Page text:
In recent years, rattan has emerged in homes as one of the driving forces behind the boho modern trend – an obvious choice thanks to the 1970s throw-back. As someone who has had a peacock chair in the corner of my bedroom since childhood, I always feel nostalgic when I come across any items made from the thin jointed stems of a palm. At Ambiente there were baskets aplenty – as well as stools, screens, and of course a few fabulous peacock chairs waiting to add an exotic, bohemian twist to the home!

Van der Leeden Mandwerk

Woven birch
Living in Scandinavia, I have a huge passion for Nordic time-honoured traditions and handicraft. It’s not uncommon to find baskets made from woven birch – but I was especially excited to discover a modern take on a true Finnish classic: the woven birch basket. Finnish brand Verso Design have used two layers of birch instead of a single one to create the birch basket and topped it off with wool felt handles for a more durable piece. The sturdier design will no doubt ensure it’s a basket that can be passed down from generation to generation.

Verso Design
House Doctor

Southern Sweden is famous for its light – which attracts many artists to the area. In areas like Österlen, it’s not unusual to see signs along the road indicating small ceramic studios, from where local ceramicists create and sell their work. Although not from this part of Sweden, Swedish family business Lindform is also known for taking inspiration from Scandinavian nature with its organic tones and simple shapes. The form and subtle hues are designed to give harmony to a room and add an understated, decorative touch. As with many ceramics I spotted at the fair, the beauty is in the detail and the texture makes you want to reach out and touch them – and savour the subtle surface differences between your fingers.

Not only is wool 100% natural, it’s also flame-retardant, stain-resistant and has great thermal insulation properties. Little wonder it’s been used throughout the ages for clothing and items for the home. Products made from wool not only help a home to feel more snuggly, they also offer great sound absorption which is important when creating a calm environment. I was excited to discover these wool flower pots by Aveva Design which have a special waterproof natural rubber lining, so you can use them for plants.

Aveva Design

You only have to wander around the stationery and gift sections at Ambiente to understand just how versatile paper can be. But did you also know it can be used for plant pots and bags?! I was particularly taken by Italian family-run brand Uashmama who make items from washable paper that looks like leather but can be put through the washing machine! The sustainable paper is made using a cultivated fibre and does not contribute to deforestation. What’s more, each and every paper bag is sewn by hand in a cottage in Tuscany which helps to support artisans in the local community.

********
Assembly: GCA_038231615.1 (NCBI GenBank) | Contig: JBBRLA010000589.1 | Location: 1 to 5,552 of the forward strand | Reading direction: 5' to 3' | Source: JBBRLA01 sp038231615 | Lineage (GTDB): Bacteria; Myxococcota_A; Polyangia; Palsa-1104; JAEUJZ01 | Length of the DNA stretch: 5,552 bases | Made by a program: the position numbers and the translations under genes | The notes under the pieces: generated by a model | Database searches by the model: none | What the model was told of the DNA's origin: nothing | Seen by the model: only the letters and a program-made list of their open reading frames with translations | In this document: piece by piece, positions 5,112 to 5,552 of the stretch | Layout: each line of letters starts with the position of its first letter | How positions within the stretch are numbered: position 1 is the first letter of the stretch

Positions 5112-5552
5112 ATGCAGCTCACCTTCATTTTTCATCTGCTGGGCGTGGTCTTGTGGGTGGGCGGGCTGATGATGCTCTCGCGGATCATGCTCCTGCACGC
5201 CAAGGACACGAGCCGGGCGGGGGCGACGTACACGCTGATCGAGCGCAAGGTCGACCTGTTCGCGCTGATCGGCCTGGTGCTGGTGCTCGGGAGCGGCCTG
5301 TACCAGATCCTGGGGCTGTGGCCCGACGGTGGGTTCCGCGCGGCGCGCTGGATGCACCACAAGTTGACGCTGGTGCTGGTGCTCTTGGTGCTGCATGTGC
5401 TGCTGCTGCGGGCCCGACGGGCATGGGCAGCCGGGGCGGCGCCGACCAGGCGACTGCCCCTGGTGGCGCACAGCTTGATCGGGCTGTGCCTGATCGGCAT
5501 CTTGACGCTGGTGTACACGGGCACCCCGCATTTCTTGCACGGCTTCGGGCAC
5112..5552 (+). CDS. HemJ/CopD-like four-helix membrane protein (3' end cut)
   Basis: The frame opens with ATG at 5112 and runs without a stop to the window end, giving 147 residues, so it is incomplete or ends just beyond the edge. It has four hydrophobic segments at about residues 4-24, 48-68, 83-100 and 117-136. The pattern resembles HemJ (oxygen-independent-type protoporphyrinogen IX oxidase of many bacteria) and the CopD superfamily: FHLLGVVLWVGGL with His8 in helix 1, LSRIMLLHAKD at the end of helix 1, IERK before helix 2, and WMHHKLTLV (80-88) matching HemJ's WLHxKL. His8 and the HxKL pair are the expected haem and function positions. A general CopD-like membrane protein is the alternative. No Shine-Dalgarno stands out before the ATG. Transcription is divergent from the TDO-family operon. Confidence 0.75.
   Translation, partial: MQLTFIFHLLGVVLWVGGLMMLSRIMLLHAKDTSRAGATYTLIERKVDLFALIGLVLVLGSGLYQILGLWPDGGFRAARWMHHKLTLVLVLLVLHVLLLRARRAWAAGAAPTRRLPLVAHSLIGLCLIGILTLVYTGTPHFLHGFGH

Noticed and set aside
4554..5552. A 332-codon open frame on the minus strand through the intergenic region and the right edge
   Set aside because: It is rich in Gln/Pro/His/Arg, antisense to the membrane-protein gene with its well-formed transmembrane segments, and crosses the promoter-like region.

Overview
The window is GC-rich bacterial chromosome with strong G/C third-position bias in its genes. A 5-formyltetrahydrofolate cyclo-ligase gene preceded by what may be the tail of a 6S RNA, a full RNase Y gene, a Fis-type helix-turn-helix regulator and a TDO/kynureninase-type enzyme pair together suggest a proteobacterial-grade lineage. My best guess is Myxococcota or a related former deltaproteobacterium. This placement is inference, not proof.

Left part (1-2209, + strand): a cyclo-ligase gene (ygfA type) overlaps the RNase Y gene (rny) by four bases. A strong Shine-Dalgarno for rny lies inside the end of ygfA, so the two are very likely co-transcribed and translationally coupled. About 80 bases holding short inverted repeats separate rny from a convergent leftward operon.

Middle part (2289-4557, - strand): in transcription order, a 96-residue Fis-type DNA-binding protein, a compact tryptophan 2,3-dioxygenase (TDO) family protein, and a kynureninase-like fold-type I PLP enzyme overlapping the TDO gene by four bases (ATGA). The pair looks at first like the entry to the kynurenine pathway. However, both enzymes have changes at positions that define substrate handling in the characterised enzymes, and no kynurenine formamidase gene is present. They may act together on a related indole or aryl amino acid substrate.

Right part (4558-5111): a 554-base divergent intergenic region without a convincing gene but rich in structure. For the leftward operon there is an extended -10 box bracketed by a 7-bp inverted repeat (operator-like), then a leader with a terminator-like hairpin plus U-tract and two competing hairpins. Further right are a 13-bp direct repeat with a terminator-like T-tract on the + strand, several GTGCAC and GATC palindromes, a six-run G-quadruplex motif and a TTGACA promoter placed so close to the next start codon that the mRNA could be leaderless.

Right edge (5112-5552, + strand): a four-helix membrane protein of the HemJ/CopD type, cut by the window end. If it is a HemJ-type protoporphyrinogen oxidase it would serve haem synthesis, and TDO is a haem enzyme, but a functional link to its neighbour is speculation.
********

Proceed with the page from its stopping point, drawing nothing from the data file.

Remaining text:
Anyone who spends a copious amount of time looking at interiors on Instagram – and has a penchant for Scandinavian design (I may or may not be talking about myself!) will have noticed that linen is everywhere – and the more creased and relaxed the better! Made from the fibres of a flax plant, it’s time-consuming to produce but the fibres are incredibly strong, absorbent and dry a lot faster than cotton – plus, the material keeps you lovely and cool in warm weather. Needless to say, it’s become a staple in many homes. Looking around the fair, I came across several beautiful garments made of linen including table cloths by LinenMe who specialise in earthy, muted tones and the odd crisp white – just as linen is meant to be!

House Doctor

Although many may think of glass as manmade, there are numerous forms found in the natural world. I spotted these beautiful wall-mounted glass plant holders by Danish brand House Doctor. I particularly appreciated the simplicity and practical nature of the ‘boxes’– the glass is like a window into a green world – and the container provides a new way to display blooms on the wall. Lovely!

Recycled Materials

Waste is causing a huge concern. I therefore felt immensely encouraged by the number of designers experimenting with new ways to use old materials. The Danish designer behind Dutch brand Kinta strives to design interior products that celebrate craftsmanship, natural materials and timeless design. They work closely with local makers, ensuring that the production is ethical and sustainable. Several of their pots and vases are made from recycled plastic bottles. Originalhome from the Netherlands has a ‘green living philosophy’ and specialises in items for the home that are 100% eco-friendly, organic, handcrafted, fairtrade and socially compliant. I was especially fascinated by their upcycled wine bottles!


Into the wild!

All this talk of bringing nature into your home – but what about taking your home out to nature? House Doctor set up a fun ‘glamping’ (glamorous camping) scenario on their stand which included a canvas tent, a simple bed on pallets and all the creature comforts you might need for a night out in the wild! What’s stopping us?!

I walk away from Ambiente 2019 with a smile on my face, a spring in my step and truly inspired by what the future holds for the world of interiors. Thank you so much for inviting me, I can’t wait until next year.

Niki Brantmark, My Scandinavian Home